How to significantly improve how to talk to yourself

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raining on sidewalkWhen you want to show up more thoughtfully, patiently and helpfully for your neurodivergent child, spouse or for yourself. You really need to start with the narrator.
 
You know, the Narrator between your ears (your thinking mind) that tells you what’s happening, why it’s happening and who’s fault it is.
 
You’ve come to know your Narrator as the most trustworthy voice in your life. It tells you what to believe, what to do, who to trust and vice versa.
 
Is the world black and white or gray?
Is the world safe or dangerous?
Ask your Narrator.
 
One of the downsides of your Narrator is it is its own echo chamber. It loves listening to itself, not usually for the better.
 
The Narrator wants to protect you, so it’ll provide more details about obstacles than opportunities.
 
Some people are surprised to learn the negative way they talk to others is the same way the Narrator talks to them.
 
“Hold on a second Mr. King! Yes, I’m hard on myself and worry people will discover I’m secretly filled with self-doubt. But I treat people much better than I treat myself.”
 
Then I submit to you, your behavior in that case is the result of good social training. It’s less an authentic expression of your true feelings about the person and the moment you’re experiencing with them.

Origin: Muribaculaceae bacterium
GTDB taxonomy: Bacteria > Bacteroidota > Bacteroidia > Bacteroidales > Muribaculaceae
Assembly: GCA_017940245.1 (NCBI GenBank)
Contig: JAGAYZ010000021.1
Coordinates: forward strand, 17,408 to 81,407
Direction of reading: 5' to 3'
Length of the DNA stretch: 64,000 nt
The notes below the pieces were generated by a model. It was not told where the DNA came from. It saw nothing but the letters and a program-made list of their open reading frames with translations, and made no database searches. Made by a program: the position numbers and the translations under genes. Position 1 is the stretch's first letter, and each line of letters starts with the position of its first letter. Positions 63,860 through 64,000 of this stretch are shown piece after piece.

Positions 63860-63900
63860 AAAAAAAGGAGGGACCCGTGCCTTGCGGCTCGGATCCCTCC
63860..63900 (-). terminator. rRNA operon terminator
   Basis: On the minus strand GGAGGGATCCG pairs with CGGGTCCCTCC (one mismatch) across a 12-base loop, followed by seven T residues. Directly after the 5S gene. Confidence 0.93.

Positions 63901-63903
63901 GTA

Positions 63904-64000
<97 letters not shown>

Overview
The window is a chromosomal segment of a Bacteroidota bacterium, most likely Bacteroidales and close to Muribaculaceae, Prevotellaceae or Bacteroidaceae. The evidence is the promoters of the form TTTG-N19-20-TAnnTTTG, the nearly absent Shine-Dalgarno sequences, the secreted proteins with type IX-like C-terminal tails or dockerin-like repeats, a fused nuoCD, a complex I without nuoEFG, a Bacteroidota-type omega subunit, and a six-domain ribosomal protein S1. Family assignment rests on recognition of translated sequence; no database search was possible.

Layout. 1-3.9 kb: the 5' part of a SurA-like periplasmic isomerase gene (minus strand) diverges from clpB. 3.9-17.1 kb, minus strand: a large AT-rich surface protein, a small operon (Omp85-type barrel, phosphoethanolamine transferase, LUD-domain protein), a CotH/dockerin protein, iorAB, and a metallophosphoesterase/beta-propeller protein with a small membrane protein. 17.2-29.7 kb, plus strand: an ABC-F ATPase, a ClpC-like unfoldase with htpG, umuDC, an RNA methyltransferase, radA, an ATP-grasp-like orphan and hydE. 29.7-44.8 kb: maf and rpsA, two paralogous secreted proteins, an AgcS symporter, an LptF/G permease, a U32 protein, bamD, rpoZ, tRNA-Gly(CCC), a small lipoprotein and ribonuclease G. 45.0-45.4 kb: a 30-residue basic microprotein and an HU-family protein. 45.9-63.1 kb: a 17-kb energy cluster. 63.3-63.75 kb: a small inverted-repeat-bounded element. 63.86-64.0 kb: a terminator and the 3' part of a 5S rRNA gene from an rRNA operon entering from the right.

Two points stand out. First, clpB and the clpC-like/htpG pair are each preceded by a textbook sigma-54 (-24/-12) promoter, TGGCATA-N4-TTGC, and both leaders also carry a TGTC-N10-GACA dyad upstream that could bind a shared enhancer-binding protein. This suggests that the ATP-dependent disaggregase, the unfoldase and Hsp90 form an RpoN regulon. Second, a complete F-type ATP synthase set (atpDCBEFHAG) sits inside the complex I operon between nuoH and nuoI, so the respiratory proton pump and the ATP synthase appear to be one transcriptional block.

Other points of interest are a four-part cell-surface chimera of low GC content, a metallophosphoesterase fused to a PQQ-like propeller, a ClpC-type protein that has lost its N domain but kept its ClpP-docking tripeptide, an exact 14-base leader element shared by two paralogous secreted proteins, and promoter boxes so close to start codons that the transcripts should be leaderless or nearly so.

The energy it takes to keep up the facade is exhausting, isn’t it!?
 
How do you spot the Narrator in action?
The Narrator’s tool of choice is “should” and all its variations.
 
When you become aware of this, its mind blowing to discover how “should” permeates your view of the world. Like drops of rain landing on the sidewalk. They’re everywhere, touching everything.
 
Shoulds are competing comfort zones. Varies rules set by people who want you to adjust how you show up so they can be comfortable. I’m not talking about NEEDS here, I’m talking about preferences. Shoulds are preferences.
 
Unlearning the library of shoulds that have been forced upon you throughout your life is like getting an elephant off your chest.
 
You stop beating yourself up over little things.
You stop worrying so much about what others think.
You can be yourself around others and be authentic.
 
That’s peace, my friend.
That’s what I help the Women in my Inner Circle of Neurodivergence with every day.

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